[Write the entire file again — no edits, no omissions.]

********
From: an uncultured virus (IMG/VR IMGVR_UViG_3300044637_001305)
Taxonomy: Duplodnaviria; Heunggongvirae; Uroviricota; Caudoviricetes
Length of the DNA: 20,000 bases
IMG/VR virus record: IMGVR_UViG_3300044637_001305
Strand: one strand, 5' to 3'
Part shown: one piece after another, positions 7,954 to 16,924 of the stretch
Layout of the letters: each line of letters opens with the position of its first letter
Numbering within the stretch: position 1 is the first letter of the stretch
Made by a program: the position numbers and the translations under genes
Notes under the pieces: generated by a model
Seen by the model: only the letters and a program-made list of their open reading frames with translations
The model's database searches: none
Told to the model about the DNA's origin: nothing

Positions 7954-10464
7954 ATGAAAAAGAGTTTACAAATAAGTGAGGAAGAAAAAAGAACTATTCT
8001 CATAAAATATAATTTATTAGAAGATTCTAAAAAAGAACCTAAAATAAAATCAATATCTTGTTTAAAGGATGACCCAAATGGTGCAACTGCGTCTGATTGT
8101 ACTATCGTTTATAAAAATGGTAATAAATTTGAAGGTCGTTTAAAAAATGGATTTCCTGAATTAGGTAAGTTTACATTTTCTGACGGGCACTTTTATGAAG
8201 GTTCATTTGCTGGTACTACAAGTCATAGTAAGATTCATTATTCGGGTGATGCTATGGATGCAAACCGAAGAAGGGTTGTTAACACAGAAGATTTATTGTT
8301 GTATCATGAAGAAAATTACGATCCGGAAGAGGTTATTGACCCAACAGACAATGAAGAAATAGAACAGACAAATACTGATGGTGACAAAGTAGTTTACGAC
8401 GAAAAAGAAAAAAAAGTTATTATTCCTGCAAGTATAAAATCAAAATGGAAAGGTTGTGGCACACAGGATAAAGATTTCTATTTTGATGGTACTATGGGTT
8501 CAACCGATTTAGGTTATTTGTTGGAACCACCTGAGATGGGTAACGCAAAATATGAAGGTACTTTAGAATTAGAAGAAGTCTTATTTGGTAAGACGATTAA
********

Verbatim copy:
From: an uncultured virus (IMG/VR IMGVR_UViG_3300044637_001305)
Taxonomy: Duplodnaviria; Heunggongvirae; Uroviricota; Caudoviricetes
Length of the DNA: 20,000 bases
IMG/VR virus record: IMGVR_UViG_3300044637_001305
Strand: one strand, 5' to 3'
Part shown: one piece after another, positions 7,954 to 16,924 of the stretch
Layout of the letters: each line of letters opens with the position of its first letter
Numbering within the stretch: position 1 is the first letter of the stretch
Made by a program: the position numbers and the translations under genes
Notes under the pieces: generated by a model
Seen by the model: only the letters and a program-made list of their open reading frames with translations
The model's database searches: none
Told to the model about the DNA's origin: nothing

Positions 7954-10464
7954 ATGAAAAAGAGTTTACAAATAAGTGAGGAAGAAAAAAGAACTATTCT
8001 CATAAAATATAATTTATTAGAAGATTCTAAAAAAGAACCTAAAATAAAATCAATATCTTGTTTAAAGGATGACCCAAATGGTGCAACTGCGTCTGATTGT
8101 ACTATCGTTTATAAAAATGGTAATAAATTTGAAGGTCGTTTAAAAAATGGATTTCCTGAATTAGGTAAGTTTACATTTTCTGACGGGCACTTTTATGAAG
8201 GTTCATTTGCTGGTACTACAAGTCATAGTAAGATTCATTATTCGGGTGATGCTATGGATGCAAACCGAAGAAGGGTTGTTAACACAGAAGATTTATTGTT
8301 GTATCATGAAGAAAATTACGATCCGGAAGAGGTTATTGACCCAACAGACAATGAAGAAATAGAACAGACAAATACTGATGGTGACAAAGTAGTTTACGAC
8401 GAAAAAGAAAAAAAAGTTATTATTCCTGCAAGTATAAAATCAAAATGGAAAGGTTGTGGCACACAGGATAAAGATTTCTATTTTGATGGTACTATGGGTT
8501 CAACCGATTTAGGTTATTTGTTGGAACCACCTGAGATGGGTAACGCAAAATATGAAGGTACTTTAGAATTAGAAGAAGTCTTATTTGGTAAGACGATTAA